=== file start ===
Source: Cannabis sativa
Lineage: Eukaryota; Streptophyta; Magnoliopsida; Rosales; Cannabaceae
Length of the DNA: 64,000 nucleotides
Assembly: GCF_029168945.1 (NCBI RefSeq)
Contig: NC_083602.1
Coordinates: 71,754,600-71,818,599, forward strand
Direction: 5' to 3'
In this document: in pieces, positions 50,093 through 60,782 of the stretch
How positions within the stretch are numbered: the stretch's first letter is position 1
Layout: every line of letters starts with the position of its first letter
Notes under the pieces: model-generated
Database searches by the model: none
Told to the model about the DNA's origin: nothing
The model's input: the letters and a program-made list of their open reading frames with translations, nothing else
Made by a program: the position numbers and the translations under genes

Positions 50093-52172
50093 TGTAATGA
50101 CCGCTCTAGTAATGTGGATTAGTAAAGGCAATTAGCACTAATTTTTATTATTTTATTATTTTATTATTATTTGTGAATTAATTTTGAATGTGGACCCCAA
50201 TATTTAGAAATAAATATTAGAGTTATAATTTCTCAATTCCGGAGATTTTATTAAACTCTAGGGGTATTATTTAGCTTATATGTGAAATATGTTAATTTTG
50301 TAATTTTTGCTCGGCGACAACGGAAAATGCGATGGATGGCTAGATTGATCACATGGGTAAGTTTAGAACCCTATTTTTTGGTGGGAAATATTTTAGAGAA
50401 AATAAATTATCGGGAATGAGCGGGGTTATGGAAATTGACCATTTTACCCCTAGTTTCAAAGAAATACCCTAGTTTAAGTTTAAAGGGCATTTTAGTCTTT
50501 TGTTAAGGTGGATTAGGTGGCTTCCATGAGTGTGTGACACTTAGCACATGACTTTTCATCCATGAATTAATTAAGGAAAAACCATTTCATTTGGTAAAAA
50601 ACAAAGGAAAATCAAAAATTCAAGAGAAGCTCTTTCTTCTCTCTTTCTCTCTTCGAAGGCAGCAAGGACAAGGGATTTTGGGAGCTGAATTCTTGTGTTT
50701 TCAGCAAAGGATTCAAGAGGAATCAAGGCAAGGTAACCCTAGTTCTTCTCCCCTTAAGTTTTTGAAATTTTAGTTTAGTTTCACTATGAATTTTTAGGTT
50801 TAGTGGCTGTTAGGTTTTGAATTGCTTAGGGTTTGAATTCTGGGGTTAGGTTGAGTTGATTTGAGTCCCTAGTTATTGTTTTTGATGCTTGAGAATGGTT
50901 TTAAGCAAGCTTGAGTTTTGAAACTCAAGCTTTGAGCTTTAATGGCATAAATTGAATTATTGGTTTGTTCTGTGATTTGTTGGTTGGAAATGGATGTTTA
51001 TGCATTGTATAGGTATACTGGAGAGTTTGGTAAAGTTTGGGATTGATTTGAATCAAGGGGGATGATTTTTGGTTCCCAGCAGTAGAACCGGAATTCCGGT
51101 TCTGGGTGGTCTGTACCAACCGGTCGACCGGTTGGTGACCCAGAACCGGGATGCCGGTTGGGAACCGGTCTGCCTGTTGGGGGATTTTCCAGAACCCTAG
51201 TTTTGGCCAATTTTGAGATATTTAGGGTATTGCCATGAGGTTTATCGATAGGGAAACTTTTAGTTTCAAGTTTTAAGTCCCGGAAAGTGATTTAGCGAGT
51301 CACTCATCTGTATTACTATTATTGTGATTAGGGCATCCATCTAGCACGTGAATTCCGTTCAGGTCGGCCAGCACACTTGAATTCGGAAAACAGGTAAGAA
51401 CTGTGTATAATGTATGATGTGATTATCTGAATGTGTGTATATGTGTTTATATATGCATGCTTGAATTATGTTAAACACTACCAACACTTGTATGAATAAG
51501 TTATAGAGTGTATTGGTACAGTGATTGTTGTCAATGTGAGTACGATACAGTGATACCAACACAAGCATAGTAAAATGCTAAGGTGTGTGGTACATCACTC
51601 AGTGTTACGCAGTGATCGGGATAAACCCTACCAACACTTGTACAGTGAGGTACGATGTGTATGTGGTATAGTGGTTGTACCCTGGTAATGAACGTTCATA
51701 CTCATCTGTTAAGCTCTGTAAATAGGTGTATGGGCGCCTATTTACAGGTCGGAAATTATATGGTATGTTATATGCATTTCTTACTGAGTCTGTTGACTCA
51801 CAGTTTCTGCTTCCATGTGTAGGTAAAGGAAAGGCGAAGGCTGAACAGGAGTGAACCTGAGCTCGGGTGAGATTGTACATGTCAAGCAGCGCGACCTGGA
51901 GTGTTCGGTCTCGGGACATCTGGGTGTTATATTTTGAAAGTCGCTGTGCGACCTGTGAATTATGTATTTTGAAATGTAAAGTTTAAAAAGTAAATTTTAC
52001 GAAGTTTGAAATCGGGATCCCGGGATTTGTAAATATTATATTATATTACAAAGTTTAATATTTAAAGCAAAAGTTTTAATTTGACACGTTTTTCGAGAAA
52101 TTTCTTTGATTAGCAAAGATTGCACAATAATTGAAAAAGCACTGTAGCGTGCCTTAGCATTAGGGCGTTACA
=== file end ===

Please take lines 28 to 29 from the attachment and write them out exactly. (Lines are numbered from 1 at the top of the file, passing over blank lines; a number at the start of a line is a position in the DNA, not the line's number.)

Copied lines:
51101 TCTGGGTGGTCTGTACCAACCGGTCGACCGGTTGGTGACCCAGAACCGGGATGCCGGTTGGGAACCGGTCTGCCTGTTGGGGGATTTTCCAGAACCCTAG
51201 TTTTGGCCAATTTTGAGATATTTAGGGTATTGCCATGAGGTTTATCGATAGGGAAACTTTTAGTTTCAAGTTTTAAGTCCCGGAAAGTGATTTAGCGAGT